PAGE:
One wasn’t really a limitation of software, but of hardware, and that was of screen resolutions. So we have plenty of things in digital type design where you’re working with these imaginary units, font units, in a design space called the em square. And the problem is that the size of that space is like 1,000 or 2,000 units depending on what you’re doing. And back then, your screens were just nowhere near that resolution and it was actually immensely helpful to be able to see a one-unit difference. And if your screen just isn’t high enough resolution to do that, you’ll just have to be zooming in and out all the time. Nowadays I’m sitting here in front of a 4k monitor which now has 2,160 vertical pixels and at any normal zoom level one of these font units is always at least one pixel now. And that is actually one little thing, sufficient resolution is this huge improvement.
There are a lot of other things facing type designers. One is increasing complexity of typographic functionality that you can build into a font. So this OpenType thing that we were starting to push in the late 90s and really became mainstream in the mid 2000s, it was great, but it means that there’s more typographic potential that you can place in fonts, and all of a sudden type designers have more decisions to make.
Every designer that’s making a font is making a decision about what languages it’s going to support, whether they do it consciously or not.
Another area where they have more decisions to make is language support. And so helping type designers figure out which things like saying, hey if you want to support this language you need these characters in your font, because really things are pretty open ended and there’s a lot of overlap, so for instance the letters you need for French and the letters you need for German and the letters you need for English. I have long had a particular interest in dealing with character sets and language support and so on, so it’s an example of particular interest to me, but de facto every designer that’s making a font that is something other than a symbol font is making a decision about what languages it’s going to support, whether they do it consciously or not.
What is FontLab VI trying to accomplish that other font editors have been lacking?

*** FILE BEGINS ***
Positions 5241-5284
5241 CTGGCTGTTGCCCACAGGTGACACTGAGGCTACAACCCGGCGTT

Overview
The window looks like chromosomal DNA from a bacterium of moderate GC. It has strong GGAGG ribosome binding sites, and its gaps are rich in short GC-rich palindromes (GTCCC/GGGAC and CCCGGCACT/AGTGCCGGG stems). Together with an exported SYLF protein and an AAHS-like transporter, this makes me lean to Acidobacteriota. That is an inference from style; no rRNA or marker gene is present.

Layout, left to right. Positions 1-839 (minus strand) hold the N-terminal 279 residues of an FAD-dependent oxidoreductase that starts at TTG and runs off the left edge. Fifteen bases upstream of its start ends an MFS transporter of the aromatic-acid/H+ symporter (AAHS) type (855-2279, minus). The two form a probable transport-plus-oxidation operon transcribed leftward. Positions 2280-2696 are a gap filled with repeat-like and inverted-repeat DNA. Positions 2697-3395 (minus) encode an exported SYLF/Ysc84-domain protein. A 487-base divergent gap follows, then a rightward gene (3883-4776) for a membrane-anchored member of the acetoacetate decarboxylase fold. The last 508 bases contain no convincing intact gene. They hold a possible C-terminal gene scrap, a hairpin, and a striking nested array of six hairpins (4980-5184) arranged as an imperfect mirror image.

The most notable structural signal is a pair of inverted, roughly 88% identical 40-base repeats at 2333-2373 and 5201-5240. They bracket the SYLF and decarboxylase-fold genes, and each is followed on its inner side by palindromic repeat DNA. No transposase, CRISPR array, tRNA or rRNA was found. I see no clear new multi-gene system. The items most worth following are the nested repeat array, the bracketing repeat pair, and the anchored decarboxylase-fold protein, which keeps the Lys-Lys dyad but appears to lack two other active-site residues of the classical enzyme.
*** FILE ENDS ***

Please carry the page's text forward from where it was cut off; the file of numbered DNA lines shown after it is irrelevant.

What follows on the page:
I think FontLab VI, in terms of what other font editors have been lacking, FontLab VI is an attempt to really rethink what you can do in a font editor and have some radical new tools in terms of drawing and editing. Most of these things were entirely invented from whole cloth or are coming from other domains like mathematics. One or two ideas like curvature visualization same from CAD tools and a third party plugin, but a lot of these things were just stuff that had never been done, either never in any font editor anywhere for most of them, or had never been built into a font editor. So it’s just a whole host of things, and honestly probably more than we should have put in a single version upgrade. The codebase was getting pretty ancient and in its 20-year history FontLab had only been completely rewritten once before this, so it was long overdue for a full rewrite, which is great in some ways.
Thanks to personal computing, people who wouldn’t have known what the word “font” was twenty years ago now practice typography on a daily basis. How much more accessible do you see typography becoming, and in what areas?
There’s already been this huge revolution in both typography, setting type, and type design, making fonts, have been democratized by the digital revolution. And in some ways, maybe sort of twice in the sense that, if the original democratization of typography and type design thanks to computers and digital tools allowing anyone to set type and anyone with enough time on their hands to make fonts, if the original event was an earthquake, the web revolution and the coming of web typography and web fonts over the past seven years or so was sort of like a major aftershock or a few more buildings down.
The web thing has been weird because for a while it was anti-typographic in some ways because the control of the typesetting, as it were, was a lot less than the setting for a web page where everything is fluid and things can be resized and a lot of the kinds of things that typographers used to do at first for a long time weren’t really possible, or at least impractical on the web, including being able to specify arbitrary fonts.
But thanks to web fonts and advances in web technologies like CSS and HTML, with CSS3, basically the web has become a medium for more serious typography. And a very similar thing has happened actually with ebooks, where ebooks are probably about three to five years behind where the web has been with this regard, but ebooks have had the same problem where most of typography went away for most types of ebooks. Ignoring the ones that are just static PDF-based, but the ones that were reflowable and would work on devices with arbitrary screens, had some big problems in this regard. And yet that too is in the process of changing and with each one of these things where this new thing comes along, whether it’s the web or ebooks, eventually it gets good typography, or at least the capability for good typography back, and the ability for arbitrary fonts. That’s what we saw with the web, that’s what’s happening now with ebooks as well with font-embedding for ebooks moving forward. and as each of these things happens, all of a sudden all the same skills, knowledge base, whatever, becomes relevant again and a new set of people who are using the new tools suddenly get interested in it. Fonts still matter, text still matters.